- A new study from Cox Automotive, entitled Evolution of Mobility: Autonomous Vehicles, shows that although public knowledge of autonomous vehicles (AVs) has increased significantly, consumers view them as less safe than they did two years ago.
- Knowledge of AVs has jumped by more than 20% in the past two years, with 78% now aware of fully autonomous vehicles with human back-up drivers. However, only 45% believe those vehicles are safe, down from 64% two years ago.
- Half to two-thirds of survey respondents like certain semi-autonomous features like collision alert systems and parking assist, and 54% believe new technology makes better drivers. But 68% said they would be uncomfortable riding in a fully-automated vehicle driven by a computer, and 84% believe people should always have the option to drive themselves in an AV.
Although learning more about and understanding an emerging concept or product often leads to its greater adoption, the opposite appears to be the case with AVs. Consumers appear to be growing more apprehensive of the technology as they gain awareness of it.
Part of this likely stems from some high-profile recent accidents involving AVs, like the fatal collision in Arizona or the autonomous shuttle fender bender in Las Vegas, in which the other driver was at fault. The respondents were largely aware of such incidents, with 61% having heard about the Uber accident.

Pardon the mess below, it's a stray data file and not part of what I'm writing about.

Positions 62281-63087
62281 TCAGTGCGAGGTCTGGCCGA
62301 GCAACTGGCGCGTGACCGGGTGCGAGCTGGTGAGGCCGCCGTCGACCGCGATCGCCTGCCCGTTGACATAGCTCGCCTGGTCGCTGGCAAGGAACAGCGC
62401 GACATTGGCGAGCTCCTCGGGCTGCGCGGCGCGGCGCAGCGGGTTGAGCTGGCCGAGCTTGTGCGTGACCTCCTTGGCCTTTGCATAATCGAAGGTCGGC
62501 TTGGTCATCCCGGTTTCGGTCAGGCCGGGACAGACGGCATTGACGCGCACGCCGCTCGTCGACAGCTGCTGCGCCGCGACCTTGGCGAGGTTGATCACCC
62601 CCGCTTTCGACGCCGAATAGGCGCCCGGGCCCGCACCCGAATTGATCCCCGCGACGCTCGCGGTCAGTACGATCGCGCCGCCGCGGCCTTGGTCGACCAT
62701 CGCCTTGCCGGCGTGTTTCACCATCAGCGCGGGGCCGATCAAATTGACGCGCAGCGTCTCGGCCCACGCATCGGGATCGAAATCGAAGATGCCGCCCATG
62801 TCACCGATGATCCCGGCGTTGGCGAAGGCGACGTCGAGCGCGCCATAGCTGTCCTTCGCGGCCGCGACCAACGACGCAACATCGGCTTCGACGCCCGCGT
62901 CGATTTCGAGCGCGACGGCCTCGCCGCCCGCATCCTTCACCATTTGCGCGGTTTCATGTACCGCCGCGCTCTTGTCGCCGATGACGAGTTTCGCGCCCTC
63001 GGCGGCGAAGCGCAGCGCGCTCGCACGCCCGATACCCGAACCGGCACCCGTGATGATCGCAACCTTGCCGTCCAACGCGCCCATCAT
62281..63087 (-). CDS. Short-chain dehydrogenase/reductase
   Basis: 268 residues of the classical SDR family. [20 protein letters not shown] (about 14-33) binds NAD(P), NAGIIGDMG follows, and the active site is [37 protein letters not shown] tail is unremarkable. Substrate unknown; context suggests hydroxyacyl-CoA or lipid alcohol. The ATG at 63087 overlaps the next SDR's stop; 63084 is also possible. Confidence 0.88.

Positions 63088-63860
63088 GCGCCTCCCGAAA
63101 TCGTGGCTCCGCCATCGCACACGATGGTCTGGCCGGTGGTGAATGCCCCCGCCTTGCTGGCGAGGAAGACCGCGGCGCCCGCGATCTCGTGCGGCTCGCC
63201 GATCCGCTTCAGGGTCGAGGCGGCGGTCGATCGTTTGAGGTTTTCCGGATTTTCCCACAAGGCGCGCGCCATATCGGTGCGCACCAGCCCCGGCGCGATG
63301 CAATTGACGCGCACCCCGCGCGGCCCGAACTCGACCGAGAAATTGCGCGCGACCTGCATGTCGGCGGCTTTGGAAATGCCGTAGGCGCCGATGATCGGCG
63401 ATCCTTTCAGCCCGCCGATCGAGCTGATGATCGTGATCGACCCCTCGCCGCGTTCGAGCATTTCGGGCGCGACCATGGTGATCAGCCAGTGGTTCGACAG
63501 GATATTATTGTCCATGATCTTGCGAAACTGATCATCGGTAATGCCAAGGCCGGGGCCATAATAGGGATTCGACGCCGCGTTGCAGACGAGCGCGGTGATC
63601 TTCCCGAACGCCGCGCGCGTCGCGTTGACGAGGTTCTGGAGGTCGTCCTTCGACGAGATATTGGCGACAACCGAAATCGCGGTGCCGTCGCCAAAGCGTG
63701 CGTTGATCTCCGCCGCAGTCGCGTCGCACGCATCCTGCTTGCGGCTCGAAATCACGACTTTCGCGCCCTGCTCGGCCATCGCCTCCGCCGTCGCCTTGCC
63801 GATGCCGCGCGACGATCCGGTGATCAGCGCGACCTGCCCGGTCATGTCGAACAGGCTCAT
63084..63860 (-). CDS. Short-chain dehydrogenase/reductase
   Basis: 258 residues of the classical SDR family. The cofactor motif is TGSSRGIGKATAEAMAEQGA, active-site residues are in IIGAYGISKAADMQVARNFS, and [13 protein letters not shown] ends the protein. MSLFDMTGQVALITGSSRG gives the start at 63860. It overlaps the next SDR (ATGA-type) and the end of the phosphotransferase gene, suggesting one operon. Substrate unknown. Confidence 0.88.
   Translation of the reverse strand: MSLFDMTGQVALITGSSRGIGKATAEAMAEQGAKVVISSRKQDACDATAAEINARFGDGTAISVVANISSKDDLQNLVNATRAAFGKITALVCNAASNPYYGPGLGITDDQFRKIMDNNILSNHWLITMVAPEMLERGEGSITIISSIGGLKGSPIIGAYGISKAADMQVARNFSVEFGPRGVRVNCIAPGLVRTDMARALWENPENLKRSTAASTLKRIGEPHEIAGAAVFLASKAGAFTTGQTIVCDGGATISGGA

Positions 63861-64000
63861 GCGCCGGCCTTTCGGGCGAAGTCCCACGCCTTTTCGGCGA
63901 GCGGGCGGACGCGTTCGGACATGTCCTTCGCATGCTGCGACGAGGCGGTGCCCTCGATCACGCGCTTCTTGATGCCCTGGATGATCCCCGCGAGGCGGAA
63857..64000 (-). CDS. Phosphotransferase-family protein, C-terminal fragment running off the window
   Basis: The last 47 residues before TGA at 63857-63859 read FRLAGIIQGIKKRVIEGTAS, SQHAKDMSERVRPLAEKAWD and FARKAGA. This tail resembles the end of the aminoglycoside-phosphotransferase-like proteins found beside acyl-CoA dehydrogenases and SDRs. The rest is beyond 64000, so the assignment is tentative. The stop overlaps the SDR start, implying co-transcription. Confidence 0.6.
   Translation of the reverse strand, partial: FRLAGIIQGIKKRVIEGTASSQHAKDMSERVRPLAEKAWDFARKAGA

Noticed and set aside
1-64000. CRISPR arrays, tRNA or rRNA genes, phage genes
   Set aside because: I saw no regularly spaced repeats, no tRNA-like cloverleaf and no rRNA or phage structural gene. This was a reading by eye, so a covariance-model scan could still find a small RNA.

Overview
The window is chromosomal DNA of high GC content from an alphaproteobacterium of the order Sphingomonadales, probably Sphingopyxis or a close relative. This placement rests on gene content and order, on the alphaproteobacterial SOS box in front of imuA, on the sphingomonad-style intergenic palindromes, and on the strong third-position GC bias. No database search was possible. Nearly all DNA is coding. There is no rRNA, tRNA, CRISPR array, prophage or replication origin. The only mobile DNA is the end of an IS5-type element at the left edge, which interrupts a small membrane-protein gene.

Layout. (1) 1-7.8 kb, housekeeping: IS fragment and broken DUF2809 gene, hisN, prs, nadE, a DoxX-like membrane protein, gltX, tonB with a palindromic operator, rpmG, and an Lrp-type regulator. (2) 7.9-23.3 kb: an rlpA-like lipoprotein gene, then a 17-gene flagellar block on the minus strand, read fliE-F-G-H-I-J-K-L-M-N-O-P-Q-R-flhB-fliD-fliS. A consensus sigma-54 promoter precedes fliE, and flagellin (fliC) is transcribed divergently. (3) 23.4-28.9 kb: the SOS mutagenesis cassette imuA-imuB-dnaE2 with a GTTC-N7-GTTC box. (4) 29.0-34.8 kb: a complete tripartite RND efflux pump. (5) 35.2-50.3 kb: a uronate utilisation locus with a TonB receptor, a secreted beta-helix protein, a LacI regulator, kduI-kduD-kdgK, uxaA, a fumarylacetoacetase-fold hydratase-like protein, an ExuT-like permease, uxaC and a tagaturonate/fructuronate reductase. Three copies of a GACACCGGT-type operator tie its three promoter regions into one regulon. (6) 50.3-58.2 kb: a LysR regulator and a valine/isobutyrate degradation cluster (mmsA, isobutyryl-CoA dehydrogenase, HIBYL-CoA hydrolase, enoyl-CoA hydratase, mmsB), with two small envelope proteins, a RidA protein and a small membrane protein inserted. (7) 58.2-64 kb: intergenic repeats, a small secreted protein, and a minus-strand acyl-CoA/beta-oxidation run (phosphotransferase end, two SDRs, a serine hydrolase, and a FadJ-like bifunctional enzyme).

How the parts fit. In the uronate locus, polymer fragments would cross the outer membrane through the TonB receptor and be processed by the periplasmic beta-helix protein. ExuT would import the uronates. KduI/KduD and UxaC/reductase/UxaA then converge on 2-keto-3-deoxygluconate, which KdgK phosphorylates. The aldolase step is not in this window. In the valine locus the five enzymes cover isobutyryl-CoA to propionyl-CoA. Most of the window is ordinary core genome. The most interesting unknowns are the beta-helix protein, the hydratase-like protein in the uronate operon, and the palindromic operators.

Even if another person or vehicle is at fault, the perception is that AVs wouldn't be able to react quickly or effectively enough to avoid an altercation. Although the reality is that even human-driven vehicles are victims of unavoidable collisions caused by other drivers, it's natural for humans to feel skeptical in potentially dangerous situations that are out of their control, such as with fully autonomous automobiles.
One implication from this study is that AV advocates will need to work to change consumers' negative perceptions and fears of AVs through education in order to achieve widespread adoption. Highlighting AV safety measures and instating public safety policies for AVs likely will help to assuage at least some of the fears.
Despite the apparent consumer trepidation, Cox anticipates that AVs will catch on and change public mobility, particularly with ride-sharing businesses.